abalone 鲍鱼［Holiotis gigantea］
Latin name : Haliotis spp. (Haliotis means sea ear, referring to the flattened shape of the shell)
Synonyms : Awabi (Japan), muttonfish (Australia), ormer (English Channel), paua (New Zealand), loco
Origin :Pacific coasts (California to Chile), Indo-Pacific coasts (Asia, Japan, Africa), English Channel, Mediterranean Sea
Description : A large, ear-shaped univalve mollusk with iridescent shell protecting body and foothlike adductor muscle with which it moves and cling to rocks. Abalone ranges from 5-25 cm in length and weighs up to 3 kg.
Edible parts : Only the adductor muscle is edible. The mild, sweet-flavoured white meat must be tenderized to soften the naturally tough, rubbery texture.
Sold as : Fresh steaks; frozen steaks (from Mexico); canned, either minced or cubed (from Japan); dried; salted; dried and shredded (called kaiho; from Japan); dried and powdered (called meiho; from Japan)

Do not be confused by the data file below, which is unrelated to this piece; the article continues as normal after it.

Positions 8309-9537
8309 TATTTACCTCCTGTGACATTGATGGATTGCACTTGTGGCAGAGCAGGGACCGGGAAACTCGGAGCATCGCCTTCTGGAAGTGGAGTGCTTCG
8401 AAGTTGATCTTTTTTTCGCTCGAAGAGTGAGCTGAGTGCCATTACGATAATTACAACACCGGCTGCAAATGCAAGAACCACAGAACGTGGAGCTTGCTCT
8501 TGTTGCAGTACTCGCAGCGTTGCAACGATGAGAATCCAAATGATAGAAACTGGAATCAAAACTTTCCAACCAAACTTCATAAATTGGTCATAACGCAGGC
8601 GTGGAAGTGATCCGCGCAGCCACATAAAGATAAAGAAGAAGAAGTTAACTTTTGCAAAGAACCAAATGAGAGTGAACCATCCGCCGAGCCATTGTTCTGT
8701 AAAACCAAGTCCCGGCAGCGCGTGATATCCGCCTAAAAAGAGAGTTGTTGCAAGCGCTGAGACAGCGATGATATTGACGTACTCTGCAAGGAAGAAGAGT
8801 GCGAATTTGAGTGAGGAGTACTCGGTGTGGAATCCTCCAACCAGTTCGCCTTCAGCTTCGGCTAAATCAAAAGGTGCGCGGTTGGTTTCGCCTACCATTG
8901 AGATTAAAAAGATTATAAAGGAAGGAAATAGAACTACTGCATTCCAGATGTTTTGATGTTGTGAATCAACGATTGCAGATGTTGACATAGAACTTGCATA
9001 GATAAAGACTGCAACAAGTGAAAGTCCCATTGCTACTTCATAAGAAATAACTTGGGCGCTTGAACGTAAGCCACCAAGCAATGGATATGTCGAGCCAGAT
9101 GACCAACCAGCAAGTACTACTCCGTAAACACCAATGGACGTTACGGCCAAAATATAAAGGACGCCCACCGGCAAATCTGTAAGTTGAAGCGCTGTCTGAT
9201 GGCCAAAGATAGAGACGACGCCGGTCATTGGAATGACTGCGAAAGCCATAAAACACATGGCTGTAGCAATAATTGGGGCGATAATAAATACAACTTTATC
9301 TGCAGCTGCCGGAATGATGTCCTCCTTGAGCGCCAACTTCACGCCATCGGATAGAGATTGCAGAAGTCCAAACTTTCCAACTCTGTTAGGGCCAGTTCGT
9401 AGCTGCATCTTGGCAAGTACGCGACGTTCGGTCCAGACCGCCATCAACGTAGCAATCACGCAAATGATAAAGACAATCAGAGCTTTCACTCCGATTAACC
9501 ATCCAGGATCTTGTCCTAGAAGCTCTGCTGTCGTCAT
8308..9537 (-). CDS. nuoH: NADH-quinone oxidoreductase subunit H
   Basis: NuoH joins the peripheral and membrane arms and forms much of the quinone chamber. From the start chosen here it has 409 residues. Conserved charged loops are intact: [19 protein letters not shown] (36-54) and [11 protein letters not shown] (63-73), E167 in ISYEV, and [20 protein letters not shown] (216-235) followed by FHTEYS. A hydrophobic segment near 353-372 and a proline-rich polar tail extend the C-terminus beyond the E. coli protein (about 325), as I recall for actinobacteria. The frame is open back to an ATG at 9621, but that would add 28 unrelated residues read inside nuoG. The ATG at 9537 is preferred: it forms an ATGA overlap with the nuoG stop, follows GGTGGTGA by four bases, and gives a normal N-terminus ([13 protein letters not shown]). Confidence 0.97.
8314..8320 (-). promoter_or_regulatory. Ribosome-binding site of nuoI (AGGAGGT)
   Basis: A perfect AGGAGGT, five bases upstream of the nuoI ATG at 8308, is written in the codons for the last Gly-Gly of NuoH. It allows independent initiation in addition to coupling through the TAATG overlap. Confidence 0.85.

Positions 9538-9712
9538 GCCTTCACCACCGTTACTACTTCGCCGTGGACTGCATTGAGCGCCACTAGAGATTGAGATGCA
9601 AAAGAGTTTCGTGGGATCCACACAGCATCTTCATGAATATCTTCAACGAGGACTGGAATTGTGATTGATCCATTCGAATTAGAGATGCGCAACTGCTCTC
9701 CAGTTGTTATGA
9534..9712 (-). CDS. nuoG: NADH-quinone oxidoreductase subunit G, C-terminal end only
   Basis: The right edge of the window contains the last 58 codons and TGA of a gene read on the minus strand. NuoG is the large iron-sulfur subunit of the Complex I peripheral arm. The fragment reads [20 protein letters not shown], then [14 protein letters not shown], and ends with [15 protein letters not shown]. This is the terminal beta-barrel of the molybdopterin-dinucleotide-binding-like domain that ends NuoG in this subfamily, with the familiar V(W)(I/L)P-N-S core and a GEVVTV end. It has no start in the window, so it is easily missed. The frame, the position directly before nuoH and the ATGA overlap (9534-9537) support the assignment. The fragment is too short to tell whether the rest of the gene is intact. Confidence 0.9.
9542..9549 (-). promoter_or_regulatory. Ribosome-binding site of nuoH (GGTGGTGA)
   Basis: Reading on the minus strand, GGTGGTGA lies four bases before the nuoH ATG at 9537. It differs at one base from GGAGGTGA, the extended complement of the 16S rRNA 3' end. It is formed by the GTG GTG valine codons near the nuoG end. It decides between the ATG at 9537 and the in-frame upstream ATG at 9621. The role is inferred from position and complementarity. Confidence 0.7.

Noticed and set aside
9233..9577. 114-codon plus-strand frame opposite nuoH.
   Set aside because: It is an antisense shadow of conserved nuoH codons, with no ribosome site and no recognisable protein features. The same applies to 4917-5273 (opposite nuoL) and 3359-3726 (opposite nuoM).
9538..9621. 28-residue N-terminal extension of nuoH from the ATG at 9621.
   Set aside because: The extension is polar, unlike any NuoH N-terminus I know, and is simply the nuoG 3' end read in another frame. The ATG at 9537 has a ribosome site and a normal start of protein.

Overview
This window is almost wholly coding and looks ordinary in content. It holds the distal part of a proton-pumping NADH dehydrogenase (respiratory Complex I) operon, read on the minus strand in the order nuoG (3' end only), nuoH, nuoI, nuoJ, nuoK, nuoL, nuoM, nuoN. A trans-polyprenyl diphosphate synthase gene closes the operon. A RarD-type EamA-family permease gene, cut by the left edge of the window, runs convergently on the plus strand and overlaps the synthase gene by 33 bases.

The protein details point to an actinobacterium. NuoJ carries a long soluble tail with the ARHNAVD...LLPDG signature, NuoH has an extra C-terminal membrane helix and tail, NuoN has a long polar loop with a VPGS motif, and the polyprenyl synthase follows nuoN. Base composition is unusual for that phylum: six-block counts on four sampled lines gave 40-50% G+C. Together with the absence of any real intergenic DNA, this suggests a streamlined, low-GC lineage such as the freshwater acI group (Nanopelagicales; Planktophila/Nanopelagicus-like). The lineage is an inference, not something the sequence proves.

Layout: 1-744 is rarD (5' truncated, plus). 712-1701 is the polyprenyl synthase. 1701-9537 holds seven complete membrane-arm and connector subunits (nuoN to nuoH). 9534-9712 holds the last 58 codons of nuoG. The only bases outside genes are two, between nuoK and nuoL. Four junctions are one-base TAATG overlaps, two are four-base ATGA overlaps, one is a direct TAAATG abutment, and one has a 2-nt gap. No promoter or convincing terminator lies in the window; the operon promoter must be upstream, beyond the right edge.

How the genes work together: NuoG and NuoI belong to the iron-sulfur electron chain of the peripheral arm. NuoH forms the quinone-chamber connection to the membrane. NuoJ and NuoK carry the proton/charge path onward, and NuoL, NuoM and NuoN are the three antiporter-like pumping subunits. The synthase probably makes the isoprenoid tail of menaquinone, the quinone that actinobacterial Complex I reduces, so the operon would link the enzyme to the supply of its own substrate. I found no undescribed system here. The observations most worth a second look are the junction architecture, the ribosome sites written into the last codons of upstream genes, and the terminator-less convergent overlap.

Best cooking : It is essential to gently tenderize the meat by with a rolling pin or mallet. Abalone can be eaten raw, cubed or cut into strips and prepared as a salad. It is often briefly sautéed in butter (20 to 30 seconds per side), or seasoned and lightly coated with flour and egg and pan-fried. Try to avoid overcooking, which toughens the meat.
Buying tips : Abalone is best purchased alive, with an adductor muscle that moves when touched. Choose small specimens that smell sweet rather than fishy. Refrigerate as soon as possible after purchase; cook within 24 hours.
Unopened canned abalone can be stored for up to a year in a dry, cool place. Once opened, it will keep for up to two days if you wrap it well and refrigerate it.
Nutritional value (based on the US nutrition database):
Beware : as with all fish and shellfish, the nutritional value varies among (sub)species, place of origin, freshness and size. The data below thus are provided as indication only.